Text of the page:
- B.Y.(H2O)-Bottle: Have you ever been to an airport where they have a water bottle refilling station next to the bubbler (I’m originally from Wisconsin, so yes, they’re called bubblers)? How cool are those! If you haven’t experienced the pure joy that comes from filling up your reusable water bottle and watching the tally of spared plastic bottles increase, you’re missing out. It’s like getting a high-five from Mother Earth herself. Compared to bottled water, tap water is free, often contains less pollutants, and is far better for the environment. Once again, I love my Klean Kanteen stainless steel bottle (no, I don’t get promo money from Klean Kanteen, I just think they make good products). Invest in a stainless steel water bottle and don’t leave home without it!
- Utilize Utensils from Home: I worked at a hospital in college and would eat lunch or dinner in the cafeteria. Without thinking, I would order my food, pay at the register, then pick up a plastic fork and go eat. I used a new plastic fork every time I ate there. Looking back, my inner-hippie cries a little knowing that all those plastic forks are still floating around the environment somewhere, when, with a little bit of planning, I could have avoided using every single one of them. Since that job, and after watching a few plastic-is-terrible documentaries on Netflix, I’ve made a point to always bring utensils from home. I’ve also started bringing my own spork (an underrated utensil, by the way) with me if I’m getting food to-go, or am eating somewhere that only has plastic utensils. Think of the times and places you use plastic utensils and plan to bring your own next time, and the time after that, and after that. Soon enough, it will just be second nature.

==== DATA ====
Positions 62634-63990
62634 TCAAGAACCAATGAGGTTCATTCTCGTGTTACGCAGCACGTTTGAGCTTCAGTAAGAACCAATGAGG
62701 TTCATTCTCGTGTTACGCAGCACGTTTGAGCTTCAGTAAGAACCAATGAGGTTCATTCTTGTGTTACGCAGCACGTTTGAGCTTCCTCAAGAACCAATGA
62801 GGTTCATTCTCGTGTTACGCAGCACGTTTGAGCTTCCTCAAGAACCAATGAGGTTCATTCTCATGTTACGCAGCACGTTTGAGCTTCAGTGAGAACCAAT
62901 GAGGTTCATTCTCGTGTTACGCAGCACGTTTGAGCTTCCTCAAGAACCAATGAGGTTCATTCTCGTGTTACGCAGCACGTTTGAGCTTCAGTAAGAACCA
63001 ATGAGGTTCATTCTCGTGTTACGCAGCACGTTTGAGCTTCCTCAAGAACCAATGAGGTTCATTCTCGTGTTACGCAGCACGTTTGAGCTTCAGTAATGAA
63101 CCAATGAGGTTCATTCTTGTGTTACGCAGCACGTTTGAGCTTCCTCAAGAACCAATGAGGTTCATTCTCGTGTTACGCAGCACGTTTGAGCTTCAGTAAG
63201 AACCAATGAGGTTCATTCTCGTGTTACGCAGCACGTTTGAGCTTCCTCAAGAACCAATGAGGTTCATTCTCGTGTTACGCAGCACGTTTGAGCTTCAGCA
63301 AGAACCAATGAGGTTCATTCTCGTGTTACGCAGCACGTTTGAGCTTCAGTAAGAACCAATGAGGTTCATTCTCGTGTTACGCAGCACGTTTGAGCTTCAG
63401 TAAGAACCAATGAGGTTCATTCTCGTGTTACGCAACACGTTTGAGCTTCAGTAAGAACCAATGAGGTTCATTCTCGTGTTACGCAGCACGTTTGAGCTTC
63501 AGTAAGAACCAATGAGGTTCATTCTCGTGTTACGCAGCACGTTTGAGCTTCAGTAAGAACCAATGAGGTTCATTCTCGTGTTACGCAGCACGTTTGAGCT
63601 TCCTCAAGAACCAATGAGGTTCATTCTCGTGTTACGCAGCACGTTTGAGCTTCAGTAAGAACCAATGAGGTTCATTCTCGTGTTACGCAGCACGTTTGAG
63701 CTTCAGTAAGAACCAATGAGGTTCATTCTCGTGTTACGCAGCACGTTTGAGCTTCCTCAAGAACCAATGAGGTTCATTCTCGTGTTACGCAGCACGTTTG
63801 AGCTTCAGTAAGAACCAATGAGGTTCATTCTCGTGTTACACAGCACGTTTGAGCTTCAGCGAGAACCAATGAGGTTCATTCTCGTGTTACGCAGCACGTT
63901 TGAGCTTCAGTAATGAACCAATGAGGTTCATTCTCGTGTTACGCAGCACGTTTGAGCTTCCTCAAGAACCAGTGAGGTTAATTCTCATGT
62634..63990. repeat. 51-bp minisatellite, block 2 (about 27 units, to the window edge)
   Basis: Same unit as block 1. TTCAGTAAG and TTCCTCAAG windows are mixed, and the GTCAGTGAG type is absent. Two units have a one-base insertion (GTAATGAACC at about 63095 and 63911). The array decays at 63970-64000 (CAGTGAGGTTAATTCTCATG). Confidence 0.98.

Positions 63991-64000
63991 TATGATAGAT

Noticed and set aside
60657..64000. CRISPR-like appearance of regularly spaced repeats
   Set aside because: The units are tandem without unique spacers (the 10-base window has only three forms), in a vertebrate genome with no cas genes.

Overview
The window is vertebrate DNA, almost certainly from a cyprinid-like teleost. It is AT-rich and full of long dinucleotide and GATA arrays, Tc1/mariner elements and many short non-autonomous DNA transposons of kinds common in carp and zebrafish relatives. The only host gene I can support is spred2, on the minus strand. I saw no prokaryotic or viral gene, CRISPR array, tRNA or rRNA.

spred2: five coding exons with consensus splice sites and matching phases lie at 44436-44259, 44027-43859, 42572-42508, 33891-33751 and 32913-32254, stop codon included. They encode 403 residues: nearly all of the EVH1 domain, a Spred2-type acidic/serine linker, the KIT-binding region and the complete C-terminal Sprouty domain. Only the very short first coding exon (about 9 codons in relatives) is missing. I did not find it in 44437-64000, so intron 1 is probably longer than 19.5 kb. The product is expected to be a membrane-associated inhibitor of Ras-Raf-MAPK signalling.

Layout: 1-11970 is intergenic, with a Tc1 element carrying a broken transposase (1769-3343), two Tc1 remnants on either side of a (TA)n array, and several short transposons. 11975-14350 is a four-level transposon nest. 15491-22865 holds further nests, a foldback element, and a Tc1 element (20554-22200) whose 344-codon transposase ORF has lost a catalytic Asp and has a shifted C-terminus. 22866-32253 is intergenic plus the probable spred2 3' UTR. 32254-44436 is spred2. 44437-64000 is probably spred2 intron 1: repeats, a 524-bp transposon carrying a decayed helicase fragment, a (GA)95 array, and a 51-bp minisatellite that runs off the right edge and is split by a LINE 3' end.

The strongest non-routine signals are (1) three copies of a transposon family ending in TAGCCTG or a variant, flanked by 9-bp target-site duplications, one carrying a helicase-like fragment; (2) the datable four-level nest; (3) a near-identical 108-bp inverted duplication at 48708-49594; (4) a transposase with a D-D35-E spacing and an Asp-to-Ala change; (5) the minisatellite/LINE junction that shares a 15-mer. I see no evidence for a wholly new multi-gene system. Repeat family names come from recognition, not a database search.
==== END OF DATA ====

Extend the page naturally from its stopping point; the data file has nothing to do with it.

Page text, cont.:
- Straws – Just Say No: There are some things you just can’t “un-see”. For me, one of these things was a video of a plastic straw being (painfully) pulled out of the nostril of a sea turtle by a group of scientists on a research boat. Plastic straws are one of those overlooked items that we use all the time, yet have no real need for. Since watching that video, I’ve avoided straws like the plague. I never willingly take one, I ask for my drinks without them, and I’ve bought some glass and stainless steel straws for home. It may seem like a small change, but that’s the point. It’s something we can all start doing today. Plus, it may save a sea turtle’s life. So, the next time you order a drink, just say no (to the straw).
Single-use plastics are ubiquitous in our modern environment and we have unconsciously become accustom to them. However, with a little planning and a few reusable products, we can reduce the amount we use significantly. Make a conscious effort to bring your own bag, coffee mug, water bottle, and utensils. If you don’t own these products, consider them a long-term investment. I’ve owned many of my reusable items for years and plan to continue using them for years to come. Any measure you make towards using less single-use plastic is a small victory for the environment. The goal is not to be perfect (although you can try), but to strive for continuous improvement. If you need some motivation, or want to learn more about the negative effect plastic has on our environment, check out these documentaries (link).
“There is no such thing as “away”. When we throw anything away it must go somewhere.” – Annie Leonard